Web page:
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action adjutant advance guard aiming point ammunition arms artillery assigned attack battalion battery bayonet body brigade burst camp carried close color color guard column of squads combat commanding officer cover defense defilade deployed deployment designated detachments direction distance drill duties effect enemy enemy's executed face feet field music field of fire firing line flank foot force formation formed forward front rank ground guard mounting guy ropes halt hostile inches infantry inspection instruction intervals line of resistance machine guns mand move movement necessary night organization outguards outpost paces parallax party patrols petty officer pickets piece platoon leader position possible practicable prescribed range rear reconnaissance regiment reserve reviewing officer rifle right hand right left salute sentinel side sight signal slope staff tactical takes post target tent terrain thrust tion trenches troops turn units wire wiring party yards
Page 468 - Knees straight without stiffness. Hips level and drawn back slightly; body erect and resting equally on hips; chest lifted and arched; shoulders square and falling equally. Arms and hands hanging naturally, thumb along the seam of the trousers.
Page 452 - Military courtesy requires the junior to salute first, but when the salute is introductory to a report made at a military ceremony or formation to the representative of a common superior — as for example, to the adjutant, officer of the day, etc. — the officer making the report, whatever his rank, will salute first ; the officer to whom the report is made will acknowledge by saluting, that he has received and understood the report.
Page 473 - At the command march, given as the right foot strikes the ground, advance and plant the left foot, then face to the right in marching and step off in the new direction with the right foot.
Page 664 - When an organization is to be reviewed before an inspector junior in rank to the commanding officer, the commanding officer receives the review and is accompanied by the inspector, who takes post on his left.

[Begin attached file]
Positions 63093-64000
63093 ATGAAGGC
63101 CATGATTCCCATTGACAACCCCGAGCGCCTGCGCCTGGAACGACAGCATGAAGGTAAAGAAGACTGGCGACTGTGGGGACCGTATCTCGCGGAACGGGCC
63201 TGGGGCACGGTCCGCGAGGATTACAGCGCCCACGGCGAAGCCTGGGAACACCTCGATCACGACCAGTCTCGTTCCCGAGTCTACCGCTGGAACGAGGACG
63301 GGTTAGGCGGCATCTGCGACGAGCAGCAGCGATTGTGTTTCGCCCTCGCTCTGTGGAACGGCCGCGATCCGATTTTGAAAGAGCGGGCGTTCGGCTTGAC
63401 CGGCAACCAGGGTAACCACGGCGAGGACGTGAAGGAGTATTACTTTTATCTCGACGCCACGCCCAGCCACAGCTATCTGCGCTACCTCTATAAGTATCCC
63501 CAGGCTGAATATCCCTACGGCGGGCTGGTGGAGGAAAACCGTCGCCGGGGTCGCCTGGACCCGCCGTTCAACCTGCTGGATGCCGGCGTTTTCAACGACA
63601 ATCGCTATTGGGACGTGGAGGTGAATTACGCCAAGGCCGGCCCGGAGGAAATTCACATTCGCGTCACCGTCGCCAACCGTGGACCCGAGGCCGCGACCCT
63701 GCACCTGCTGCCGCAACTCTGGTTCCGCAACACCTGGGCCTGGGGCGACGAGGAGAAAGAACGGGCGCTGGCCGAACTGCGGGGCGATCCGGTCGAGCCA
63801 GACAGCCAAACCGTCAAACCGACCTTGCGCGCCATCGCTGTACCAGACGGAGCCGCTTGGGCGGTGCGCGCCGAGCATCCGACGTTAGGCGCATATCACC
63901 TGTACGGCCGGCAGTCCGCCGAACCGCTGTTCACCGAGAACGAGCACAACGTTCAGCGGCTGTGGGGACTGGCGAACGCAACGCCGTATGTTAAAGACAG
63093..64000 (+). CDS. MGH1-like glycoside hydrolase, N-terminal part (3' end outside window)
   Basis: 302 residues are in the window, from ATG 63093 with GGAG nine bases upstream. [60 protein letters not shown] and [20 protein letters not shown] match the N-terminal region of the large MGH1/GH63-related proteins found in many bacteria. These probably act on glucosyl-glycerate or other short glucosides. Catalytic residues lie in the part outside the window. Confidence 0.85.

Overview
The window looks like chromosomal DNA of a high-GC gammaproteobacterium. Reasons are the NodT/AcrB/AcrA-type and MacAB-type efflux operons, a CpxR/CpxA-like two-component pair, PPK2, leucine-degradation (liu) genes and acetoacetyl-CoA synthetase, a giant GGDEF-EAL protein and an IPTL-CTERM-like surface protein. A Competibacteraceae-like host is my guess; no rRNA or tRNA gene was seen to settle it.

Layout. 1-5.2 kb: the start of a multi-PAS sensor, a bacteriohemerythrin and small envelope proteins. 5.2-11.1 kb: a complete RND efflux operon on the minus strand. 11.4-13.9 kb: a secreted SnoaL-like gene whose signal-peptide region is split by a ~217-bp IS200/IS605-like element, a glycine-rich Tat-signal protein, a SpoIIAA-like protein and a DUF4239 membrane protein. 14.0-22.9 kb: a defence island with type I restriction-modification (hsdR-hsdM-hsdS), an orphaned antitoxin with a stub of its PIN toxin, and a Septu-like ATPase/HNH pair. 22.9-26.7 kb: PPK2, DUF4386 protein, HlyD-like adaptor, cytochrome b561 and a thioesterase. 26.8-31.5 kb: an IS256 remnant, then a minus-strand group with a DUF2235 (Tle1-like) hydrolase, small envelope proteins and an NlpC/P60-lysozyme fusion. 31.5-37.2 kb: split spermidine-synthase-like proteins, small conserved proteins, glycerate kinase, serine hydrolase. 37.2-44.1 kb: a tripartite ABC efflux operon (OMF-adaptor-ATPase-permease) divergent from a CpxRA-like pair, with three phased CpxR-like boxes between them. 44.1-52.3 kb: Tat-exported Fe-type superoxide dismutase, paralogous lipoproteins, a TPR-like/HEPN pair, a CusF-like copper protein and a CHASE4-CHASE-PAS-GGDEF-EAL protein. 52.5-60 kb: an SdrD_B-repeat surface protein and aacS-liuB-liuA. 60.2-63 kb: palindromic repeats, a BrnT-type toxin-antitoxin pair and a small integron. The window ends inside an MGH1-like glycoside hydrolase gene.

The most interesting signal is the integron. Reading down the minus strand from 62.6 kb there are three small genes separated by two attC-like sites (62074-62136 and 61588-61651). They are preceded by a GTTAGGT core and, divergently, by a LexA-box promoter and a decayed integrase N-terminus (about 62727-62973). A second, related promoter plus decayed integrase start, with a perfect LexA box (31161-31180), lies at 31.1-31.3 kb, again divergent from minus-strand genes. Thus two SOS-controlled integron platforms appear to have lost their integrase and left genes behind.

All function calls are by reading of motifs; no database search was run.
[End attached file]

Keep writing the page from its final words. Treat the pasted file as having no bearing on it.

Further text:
Page 449 - Movements that may be executed toward either flank are explained as toward but one flank, it being necessary to substitute the word " left " for " right," and the reverse, to have the explanation of the corresponding movement toward the other flank. The commands are given for the execution of the movements toward either flank. The substitute word of the command is placed within parentheses.
Page 474 - Movements may be executed at the trail by prefacing the preparatory command with the words at trail; as 1. At trail, forward, 2. MARCH. The trail is taken at the command march. When the facings, alignments, open and close ranks, taking...
Page 483 - ... and then, turning the piece to the right, detaches it from the stack; each even number of the front rank disengages and detaches his piece by turning it to the left, and then passes the piece of his rear-rank man to him, and all resume the order.
Page 450 - Partial changes of direction may be executed: By interpolating in the preparatory command the word half, as Column half right (left), or Right (left) half turn. A change of direction of 45° Is executed. By the command: INCLINE TO THE RIGHT (LEFT). The guide, or guiding element, moves in the indicated direction and the remainder of the command conforms. This movement effects slight changes of direction.
Page 471 - Quick time, 2. MARCH. At the command march, given as either foot strikes the ground, advance and plant the other foot in double time; resume the quick time, dropping the hands by the sides. To Mark Time. 65. Being in march: 1. Mark time, 2. MARCH. At the command march...
Page 708 - ... the scabbard with the left hand, and grasp it at the upper band. At the command SABER, drop the point to the rear and pass the blade across and along the left arm ; turn the head slightly to the left, fixing the eyes on the opening of the scabbard ; raise the right hand, insert and return the blade...